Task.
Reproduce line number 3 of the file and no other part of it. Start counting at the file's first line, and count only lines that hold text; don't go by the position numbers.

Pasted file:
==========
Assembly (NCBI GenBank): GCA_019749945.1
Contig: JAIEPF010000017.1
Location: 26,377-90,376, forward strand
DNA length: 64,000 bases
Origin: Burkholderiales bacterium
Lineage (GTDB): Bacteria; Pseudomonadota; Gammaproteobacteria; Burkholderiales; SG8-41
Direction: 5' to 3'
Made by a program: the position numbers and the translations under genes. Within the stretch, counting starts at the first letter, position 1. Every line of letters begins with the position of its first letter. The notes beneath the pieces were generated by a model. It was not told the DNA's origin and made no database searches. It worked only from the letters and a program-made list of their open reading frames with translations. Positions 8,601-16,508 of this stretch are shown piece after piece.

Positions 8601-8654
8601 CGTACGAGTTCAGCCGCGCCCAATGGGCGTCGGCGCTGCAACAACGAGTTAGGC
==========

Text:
Location: 26,377-90,376, forward strand